Tips for Survival

As gas prices inch to $4.00/gallon in the Northeast and $5.00/gallon in other parts of the country (I’m looking at you California), there’s never been a better time to conserve fuel.  And since every gallon of gas burned generates the carbon equivalent of a 20-pound bag of charcoal briquettes, conserving fuel not only helps your wallet but also saves the environment.  (Didn’t you know?  Green is the new black?  Please don’t punch me.) 

So after perusing the internet, I’ve found some handy little tips for those people who find the commute to work taking a toll on their budget.  And because I’m such a nice person, I’m going to pass them on to you.

  1. Be a careful (read: good) driver – Don’t slam on the brakes or gun the gas pedal and try to avoid speeding.  I know, I know.  You’re late – aren’t we all?  But every 5 mph you go above 60 mph is the equivalent to paying an additional $0.10 per gallon.  True story.  So those of us who are perpetually late for our lives and speeding to make up for lost time – it may be costing us. 
  2. Keep your engine tuned – Keeping your car in good shape is a good general rule of thumb anyway, it will reduce your matainence cost overall if you change your oil regularly and make sure your engine is running properly.  But it can also improve your gas mileage by an average of 4% – so go and schedule that appointment at your local Speed-ee Quick Lube Car Repair.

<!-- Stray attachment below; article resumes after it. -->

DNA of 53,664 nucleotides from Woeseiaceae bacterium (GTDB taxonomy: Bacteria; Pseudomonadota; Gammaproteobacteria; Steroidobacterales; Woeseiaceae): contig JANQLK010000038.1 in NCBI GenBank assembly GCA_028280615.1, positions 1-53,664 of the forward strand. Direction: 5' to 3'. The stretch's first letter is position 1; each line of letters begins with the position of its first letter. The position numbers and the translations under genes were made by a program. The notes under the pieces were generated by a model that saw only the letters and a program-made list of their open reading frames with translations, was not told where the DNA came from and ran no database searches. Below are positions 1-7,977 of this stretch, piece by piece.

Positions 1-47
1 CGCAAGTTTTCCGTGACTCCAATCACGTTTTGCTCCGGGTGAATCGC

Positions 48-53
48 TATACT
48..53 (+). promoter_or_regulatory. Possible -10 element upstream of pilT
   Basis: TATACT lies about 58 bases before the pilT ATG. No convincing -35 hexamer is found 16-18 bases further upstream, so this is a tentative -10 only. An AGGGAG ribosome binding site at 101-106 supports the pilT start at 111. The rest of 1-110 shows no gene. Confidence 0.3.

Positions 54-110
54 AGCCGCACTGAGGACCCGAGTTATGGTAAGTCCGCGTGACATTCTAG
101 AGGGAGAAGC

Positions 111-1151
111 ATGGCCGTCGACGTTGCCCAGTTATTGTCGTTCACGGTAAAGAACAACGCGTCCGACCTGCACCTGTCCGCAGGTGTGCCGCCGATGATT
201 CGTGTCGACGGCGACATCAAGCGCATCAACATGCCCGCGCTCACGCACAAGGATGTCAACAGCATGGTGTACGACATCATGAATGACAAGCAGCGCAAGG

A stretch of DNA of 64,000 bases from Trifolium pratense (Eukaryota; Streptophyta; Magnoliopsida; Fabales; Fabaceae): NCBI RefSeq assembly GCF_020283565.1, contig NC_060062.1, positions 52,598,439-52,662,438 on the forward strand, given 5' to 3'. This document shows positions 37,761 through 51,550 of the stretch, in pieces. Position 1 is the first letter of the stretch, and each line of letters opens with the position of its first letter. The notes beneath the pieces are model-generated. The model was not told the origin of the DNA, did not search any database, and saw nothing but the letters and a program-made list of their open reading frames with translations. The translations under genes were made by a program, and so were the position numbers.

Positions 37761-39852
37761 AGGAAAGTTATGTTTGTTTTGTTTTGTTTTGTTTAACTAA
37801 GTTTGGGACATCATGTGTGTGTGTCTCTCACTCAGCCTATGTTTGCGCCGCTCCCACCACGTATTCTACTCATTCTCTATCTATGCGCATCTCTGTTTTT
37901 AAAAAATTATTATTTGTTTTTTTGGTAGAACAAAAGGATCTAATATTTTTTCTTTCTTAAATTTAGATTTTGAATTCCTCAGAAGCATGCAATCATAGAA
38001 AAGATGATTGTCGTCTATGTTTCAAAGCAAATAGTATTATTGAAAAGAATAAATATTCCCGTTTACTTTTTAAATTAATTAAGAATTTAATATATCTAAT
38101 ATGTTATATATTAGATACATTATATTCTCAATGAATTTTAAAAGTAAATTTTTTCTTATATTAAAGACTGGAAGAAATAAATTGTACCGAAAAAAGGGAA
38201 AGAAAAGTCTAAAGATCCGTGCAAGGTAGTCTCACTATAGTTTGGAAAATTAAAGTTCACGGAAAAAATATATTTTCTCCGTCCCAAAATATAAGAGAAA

3. Buy cheaper gas – I know, I know.  What a genius idea – revolutionary, really.  But gas prices can vary several cents by region and make a difference in the overall price to fill up your tank.  In the town I used to reside, gas was always about $0.08 cheaper than near our offices.  Gas Buddy can help you find the cheapest place in your area for regular unleaded.  (If you need super deluxe gas, you’re on your own.) 
  4. Drive less – What’s that?  I should get the Nobel Peace Prize for brilliant, innovative ways to save on gas?  You’re too kind.  But truthfully, we all rely on our cars to take us everywhere and it’s rare that we consider our other options for transportation, no matter how high gas prices become.   When I lived in Washington, DC it was not only more cost efficient but also entirely less stressful to take the metro into the city rather than wasting precious gas sitting in traffic on the Capital Beltway.  Perhaps you don’t have a great public transportation system in your area (cough, Rhode Island) – but there’s always carpooling to work with people making the same trip and splitting gas costs. 

Perhaps this list won’t make a huge difference on your overall fuel bill the next time you stop at the pumps – but desperate times call for desperate measures people.  And you know, there’s always those things hanging below your waist called legs.  I hear those things are pretty handy for transportation.

Happy Memorial Day weekend!

Posted by: Ashley



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